This summer we have been inundated with enquiries about whether MVHR systems can be adapted to add additional cooling capacity. We give our definitive answer below.
Designing out overheating in the first place
The majority of overheating risk in UK properties is due to solar gain through large south facing glazing. The very best approach is to design out overheating in the first place. If your project is designed using PHPP (Passivhaus Planning Package) then your PHPP designer can advise you on the building’s overheating risk and undertake various shading strategies to mitigate against this. The Passivhaus Trust and Good Homes Alliance are developing tools to help prevent overheating in newbuild and retrofit projects.
- Newbuild: goodhomes.org.uk/overheating-in-new-homes
- Retrofit: goodhomes.org.uk/news/retrofit-overheating-tool
- Technical guidance – Designing for summer comfort in the UK: www.passivhaustrust.org.uk/guidance_detail.php?gId=35
If you are beyond the design stage and are experiencing overheating in a building there is still a lot that can be done to improve the shading strategy without the need for an active cooling system. Read Enhabit’s blog outlining the various shading strategies open to you.
MVHR as cooling
MVHR (Mechanical Ventilation with Heat Recovery) provides fresh filtered air into a building as well as transferring heat or coolth between incoming and outgoing air. On colder days the heat exchanger within the MVHR unit transfers heat from the air leaving the building into the incoming air. On hot days the heat exchanger works in reverse with cool transferred from cooler inside air to help cool the incoming outside air. So MVHR can provide some minimal cooling capacity.
The technology exists to introduce additional cooling to MVHR systems, however, it is not always that effective a solution.
Low air volumes with MVHR
The reason cooling isn’t very effective through the MVHR system is not down to the technology, it is down to the nature of air and heat/coolth. Air does not have a great heat/coolth carrying capacity, so if a space is to be cooled by air, an awful lot of air needs to be supplied to that space. However, MVHR systems are designed to work using a low volume of air. The volume of air that an MVHR system supplies may be much lower than the volume of air potentially overheating in that room. A MVHR system typically provides boost air flow rates of 0.5 air changes per hour to provide fresh good air quality. To provide effective cooling to a space you typically need around 2 air changes per hour which is almost four times the standard MVHR air flow rates.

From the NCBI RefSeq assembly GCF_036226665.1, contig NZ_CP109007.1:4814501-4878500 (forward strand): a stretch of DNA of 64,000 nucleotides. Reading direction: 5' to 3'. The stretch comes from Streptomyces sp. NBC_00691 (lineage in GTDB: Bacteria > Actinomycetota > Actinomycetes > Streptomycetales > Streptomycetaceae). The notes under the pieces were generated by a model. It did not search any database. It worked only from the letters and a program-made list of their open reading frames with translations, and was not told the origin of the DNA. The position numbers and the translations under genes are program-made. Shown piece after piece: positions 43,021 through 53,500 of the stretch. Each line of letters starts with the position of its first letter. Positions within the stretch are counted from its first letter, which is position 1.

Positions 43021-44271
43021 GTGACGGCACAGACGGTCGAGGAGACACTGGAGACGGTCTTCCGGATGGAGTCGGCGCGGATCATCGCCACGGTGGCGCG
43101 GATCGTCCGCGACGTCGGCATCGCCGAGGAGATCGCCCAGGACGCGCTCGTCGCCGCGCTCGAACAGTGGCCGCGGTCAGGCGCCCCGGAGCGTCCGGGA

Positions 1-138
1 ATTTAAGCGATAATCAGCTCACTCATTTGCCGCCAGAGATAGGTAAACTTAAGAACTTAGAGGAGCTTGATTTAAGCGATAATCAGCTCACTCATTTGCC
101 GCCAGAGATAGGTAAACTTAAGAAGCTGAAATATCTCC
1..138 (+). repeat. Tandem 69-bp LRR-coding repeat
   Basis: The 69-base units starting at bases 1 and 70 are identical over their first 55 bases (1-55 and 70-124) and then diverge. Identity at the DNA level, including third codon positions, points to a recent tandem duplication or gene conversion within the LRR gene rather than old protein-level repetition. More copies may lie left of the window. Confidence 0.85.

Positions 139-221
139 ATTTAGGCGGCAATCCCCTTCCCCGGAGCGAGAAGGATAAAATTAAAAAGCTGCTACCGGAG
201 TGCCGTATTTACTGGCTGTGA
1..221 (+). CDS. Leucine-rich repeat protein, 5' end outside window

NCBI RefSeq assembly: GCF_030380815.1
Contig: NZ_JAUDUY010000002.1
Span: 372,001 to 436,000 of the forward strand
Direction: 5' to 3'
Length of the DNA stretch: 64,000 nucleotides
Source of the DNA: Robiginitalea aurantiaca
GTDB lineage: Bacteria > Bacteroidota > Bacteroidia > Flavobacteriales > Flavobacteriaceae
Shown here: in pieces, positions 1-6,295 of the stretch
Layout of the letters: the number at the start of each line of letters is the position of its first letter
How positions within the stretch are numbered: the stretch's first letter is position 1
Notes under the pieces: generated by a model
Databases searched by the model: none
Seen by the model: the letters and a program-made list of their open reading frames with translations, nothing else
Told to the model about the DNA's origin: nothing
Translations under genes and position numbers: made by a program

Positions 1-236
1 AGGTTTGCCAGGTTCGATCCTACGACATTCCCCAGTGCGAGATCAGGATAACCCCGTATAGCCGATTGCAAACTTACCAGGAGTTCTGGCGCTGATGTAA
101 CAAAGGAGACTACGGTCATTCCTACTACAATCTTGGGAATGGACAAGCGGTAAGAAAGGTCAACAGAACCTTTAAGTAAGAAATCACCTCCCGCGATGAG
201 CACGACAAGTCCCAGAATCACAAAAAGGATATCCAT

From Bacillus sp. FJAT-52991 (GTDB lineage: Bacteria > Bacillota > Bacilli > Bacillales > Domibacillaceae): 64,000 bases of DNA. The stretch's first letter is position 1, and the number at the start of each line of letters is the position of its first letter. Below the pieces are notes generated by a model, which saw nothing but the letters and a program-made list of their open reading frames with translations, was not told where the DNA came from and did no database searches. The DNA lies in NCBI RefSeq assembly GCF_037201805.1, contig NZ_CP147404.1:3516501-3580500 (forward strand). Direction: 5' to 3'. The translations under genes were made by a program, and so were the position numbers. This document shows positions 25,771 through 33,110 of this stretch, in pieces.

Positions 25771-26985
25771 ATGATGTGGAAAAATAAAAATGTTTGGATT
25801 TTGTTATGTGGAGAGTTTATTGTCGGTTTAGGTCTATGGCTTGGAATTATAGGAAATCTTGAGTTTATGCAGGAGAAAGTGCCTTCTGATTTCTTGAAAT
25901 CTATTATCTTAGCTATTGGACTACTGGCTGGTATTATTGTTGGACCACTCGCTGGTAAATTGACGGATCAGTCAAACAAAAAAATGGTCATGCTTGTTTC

To use MVHR for extensive cooling would therefore require the supply of much, much more air requiring industrial sized MVHR unit, larger ducts, larger silencers, insulated ducting etc, something not that feasible in domestic situations and certainly not cost effective! One of the purposes of an MVHR system is to reduce energy consumption so turning it into an inefficient cooling system is counterintuitive.
No zoning possible with MVHR
It is also worth noting that MVHR ventilation with integrated cooling systems cannot be zoned as to which areas will be cooled. It is effectively a large centralised single ventilation zone. This very rarely matches the cooling requirements of the building as rooms with south facing glazing will need significantly more cooling and those with north facing less.
Where MVHR is suitable for cooling
However, in some cases, MVHR with additional cooling can be a very effective and efficient cooling solution:
- Situations where there is a very low cooling load to match low air flow rates and a very even cooling load between rooms.. If you have a well-designed building, such as a Passivhaus, with very low risk of overheating but you want to pre cool the air during occasional extreme temperatures then cooling through the MVHR system might be an option.
- Small properties with only a few rooms where single zone cooling can meet the varied cooling demands.
Active cooling systems
If you have a building where overheating is a problem, and it cannot be designed out with a fabric first approach, such as looking at building orientation, window sizes and orientation, external solar shading, then an active cooling system is likely to be required.
This could take the form of a traditional air conditioning system, or the use of fan coils in the ceiling of rooms where there is overheating. It is possible to use such systems alongside MVHR systems without affecting the performance of the MVHR system. Internal heat gains from people, lighting, appliances and cooking all vary significantly as well in each room so recirculating fan coils cooling single rooms are often the most effective use of active cooling.